Since the Confederate flag’s removal from the State House grounds a year ago, boycotts of the state have been lifted, paving the way for a boost in tourism and the chance at high-profile sporting events.
The NAACP and NCAA last summer lifted their boycotts of South Carolina, put in place after the 2000 compromise that removed the flag from the State House dome to a nearby flagpole.
The state NAACP convention has returned to South Carolina after spending recent years in North Carolina and Georgia, said Dwight James, the S.C. NAACP’s executive director. Last year the convention was held in Spartanburg. This September it’s slated for Columbia.
“The word is slowly getting out that the flag has been removed from the State House grounds,” James said.
The changes also opened the door for Columbia to work on bringing an NCAA men’s basketball tournament to the state’s capital. A weekend-long tournament could bring $10 to $15 million to Columbia and the Midlands, according to Ron Morris, a former columnist for The State newspaper who has led the city’s efforts.
Three collegiate conferences since January have announced they will hold postseason sports tournaments in the Palmetto State over the next few years. Whether those decisions were related to the flag’s removal is unclear.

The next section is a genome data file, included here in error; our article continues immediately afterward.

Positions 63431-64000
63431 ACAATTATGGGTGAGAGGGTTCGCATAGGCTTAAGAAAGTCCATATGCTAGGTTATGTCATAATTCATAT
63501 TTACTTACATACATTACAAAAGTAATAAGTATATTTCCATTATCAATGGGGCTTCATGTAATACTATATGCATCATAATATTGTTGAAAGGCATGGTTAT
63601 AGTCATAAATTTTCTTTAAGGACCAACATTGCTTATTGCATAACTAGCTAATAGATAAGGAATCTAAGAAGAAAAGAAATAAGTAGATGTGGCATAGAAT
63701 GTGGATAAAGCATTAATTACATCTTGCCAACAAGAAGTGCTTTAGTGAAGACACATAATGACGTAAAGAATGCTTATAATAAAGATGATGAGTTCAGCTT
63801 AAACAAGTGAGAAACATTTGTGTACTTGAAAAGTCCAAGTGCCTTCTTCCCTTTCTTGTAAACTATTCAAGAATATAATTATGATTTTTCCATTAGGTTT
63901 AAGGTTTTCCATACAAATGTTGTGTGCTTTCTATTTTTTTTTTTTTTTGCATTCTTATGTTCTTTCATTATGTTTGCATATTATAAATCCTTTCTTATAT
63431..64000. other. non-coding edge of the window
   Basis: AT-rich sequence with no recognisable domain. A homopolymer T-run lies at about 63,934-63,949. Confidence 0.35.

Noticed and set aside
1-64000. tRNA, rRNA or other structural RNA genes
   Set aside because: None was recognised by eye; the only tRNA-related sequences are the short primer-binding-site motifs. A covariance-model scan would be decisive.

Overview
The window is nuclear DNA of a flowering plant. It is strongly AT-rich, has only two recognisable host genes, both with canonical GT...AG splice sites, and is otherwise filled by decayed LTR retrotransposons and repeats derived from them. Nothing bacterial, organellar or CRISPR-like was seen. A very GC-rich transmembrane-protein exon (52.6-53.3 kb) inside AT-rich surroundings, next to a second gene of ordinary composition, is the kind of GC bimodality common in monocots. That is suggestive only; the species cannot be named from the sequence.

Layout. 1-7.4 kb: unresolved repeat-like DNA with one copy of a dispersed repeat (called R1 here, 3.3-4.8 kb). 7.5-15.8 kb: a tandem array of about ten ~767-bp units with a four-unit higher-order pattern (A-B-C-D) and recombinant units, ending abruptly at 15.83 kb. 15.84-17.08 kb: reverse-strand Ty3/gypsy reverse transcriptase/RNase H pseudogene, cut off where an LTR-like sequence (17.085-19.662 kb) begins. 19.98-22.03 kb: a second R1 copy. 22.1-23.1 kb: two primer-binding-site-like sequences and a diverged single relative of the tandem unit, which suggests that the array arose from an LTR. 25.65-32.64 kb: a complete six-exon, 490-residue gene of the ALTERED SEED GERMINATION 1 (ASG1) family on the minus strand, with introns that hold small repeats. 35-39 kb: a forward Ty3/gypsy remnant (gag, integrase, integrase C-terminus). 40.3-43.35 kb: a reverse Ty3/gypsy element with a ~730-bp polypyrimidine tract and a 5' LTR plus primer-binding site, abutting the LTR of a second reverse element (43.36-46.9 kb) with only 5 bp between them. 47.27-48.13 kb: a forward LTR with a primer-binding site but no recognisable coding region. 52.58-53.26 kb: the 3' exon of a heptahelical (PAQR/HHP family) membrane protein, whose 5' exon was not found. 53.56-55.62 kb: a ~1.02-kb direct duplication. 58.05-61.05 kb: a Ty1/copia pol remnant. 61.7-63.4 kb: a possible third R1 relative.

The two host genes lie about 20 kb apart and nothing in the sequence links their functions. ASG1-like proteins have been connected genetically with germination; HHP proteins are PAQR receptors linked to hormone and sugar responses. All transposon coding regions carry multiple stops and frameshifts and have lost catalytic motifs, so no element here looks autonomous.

S.C. Gov. Nikki Haley, who called for the flag’s removal last summer, had said during a 2014 gubernatorial debate that the flag was not hurting the state’s efforts to draw industry – a conclusion for which she cited the lack of concerned chief executives calling her.
Since the flag was raised on a pole on the State House grounds, Boeing, Volvo, Amazon and other companies established or expanded their operations in South Carolina.
But as cries mounted for the flag’s removal last summer, business leaders coalesced behind the effort, saying the banner’s furling would support investment and industry in the state and would help attract a diverse and talented workforce.
Tourism also should see an uptick, some say.
The S.C. Chamber of Commerce has said that tourists have avoided the state for years because of the flag. Many would-be tourists wrote emails to Haley after the Charleston massacre saying they would not visit the Palmetto State while the flag was still flying.
Tourism numbers could get a bump from the return of many African-American family reunions, which will generate revenue for hotels, restaurants and gas stations, James said.
Staff writer Cassie Cope contributed to this story.